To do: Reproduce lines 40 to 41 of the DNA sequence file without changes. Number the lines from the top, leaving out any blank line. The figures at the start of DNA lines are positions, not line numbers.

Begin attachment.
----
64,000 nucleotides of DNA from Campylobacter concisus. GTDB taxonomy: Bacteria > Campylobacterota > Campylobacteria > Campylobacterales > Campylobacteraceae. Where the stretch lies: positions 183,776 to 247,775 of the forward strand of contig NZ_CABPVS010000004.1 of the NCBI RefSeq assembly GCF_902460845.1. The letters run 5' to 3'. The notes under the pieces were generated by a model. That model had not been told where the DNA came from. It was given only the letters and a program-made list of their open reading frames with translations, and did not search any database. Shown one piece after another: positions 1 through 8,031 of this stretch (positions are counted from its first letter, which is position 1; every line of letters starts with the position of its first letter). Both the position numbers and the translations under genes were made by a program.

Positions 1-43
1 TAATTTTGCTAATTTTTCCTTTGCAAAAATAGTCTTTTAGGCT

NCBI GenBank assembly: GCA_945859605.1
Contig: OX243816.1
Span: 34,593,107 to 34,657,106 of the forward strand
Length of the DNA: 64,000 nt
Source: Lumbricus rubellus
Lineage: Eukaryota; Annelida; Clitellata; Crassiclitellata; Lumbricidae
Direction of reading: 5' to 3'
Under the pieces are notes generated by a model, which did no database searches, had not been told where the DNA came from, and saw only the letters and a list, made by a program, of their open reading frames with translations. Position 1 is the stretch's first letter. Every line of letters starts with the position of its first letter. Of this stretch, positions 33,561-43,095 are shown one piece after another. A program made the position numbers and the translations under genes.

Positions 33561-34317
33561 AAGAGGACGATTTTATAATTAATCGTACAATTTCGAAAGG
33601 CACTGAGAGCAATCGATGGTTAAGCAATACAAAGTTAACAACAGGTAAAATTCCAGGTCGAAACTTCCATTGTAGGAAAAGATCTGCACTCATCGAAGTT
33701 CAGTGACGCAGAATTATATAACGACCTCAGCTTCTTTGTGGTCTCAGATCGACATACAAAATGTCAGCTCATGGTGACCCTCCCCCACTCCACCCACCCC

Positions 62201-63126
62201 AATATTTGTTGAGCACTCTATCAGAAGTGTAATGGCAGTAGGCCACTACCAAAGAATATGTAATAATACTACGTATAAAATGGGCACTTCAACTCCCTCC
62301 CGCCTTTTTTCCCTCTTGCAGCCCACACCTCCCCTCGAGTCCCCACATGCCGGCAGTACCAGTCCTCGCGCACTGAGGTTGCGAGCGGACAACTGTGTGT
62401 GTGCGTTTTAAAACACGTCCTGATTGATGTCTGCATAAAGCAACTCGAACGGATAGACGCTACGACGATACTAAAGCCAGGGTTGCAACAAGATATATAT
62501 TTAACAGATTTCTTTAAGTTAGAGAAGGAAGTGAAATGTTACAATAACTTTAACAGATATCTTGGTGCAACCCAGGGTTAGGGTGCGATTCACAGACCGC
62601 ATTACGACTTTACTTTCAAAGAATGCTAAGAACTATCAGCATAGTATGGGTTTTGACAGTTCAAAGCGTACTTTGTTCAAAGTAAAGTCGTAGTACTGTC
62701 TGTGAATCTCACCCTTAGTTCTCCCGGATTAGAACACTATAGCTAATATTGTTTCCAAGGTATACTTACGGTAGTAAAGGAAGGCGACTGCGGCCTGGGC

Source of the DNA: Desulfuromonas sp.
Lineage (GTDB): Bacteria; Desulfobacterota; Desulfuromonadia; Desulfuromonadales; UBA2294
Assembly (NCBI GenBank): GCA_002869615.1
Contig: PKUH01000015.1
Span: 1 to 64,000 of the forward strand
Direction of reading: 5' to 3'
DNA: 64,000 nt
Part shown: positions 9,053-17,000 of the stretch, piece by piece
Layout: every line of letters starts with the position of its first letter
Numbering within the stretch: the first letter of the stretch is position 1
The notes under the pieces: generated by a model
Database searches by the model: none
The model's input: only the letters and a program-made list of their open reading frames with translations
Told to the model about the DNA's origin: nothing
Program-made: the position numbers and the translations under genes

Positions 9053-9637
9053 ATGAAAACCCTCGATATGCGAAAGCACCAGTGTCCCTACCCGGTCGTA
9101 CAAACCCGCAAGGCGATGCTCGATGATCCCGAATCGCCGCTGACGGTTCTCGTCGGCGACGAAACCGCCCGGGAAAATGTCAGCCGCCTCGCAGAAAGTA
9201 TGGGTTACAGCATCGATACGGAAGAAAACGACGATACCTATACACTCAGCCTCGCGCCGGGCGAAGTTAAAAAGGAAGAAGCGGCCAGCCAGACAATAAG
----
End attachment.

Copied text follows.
9101 CAAACCCGCAAGGCGATGCTCGATGATCCCGAATCGCCGCTGACGGTTCTCGTCGGCGACGAAACCGCCCGGGAAAATGTCAGCCGCCTCGCAGAAAGTA
9201 TGGGTTACAGCATCGATACGGAAGAAAACGACGATACCTATACACTCAGCCTCGCGCCGGGCGAAGTTAAAAAGGAAGAAGCGGCCAGCCAGACAATAAG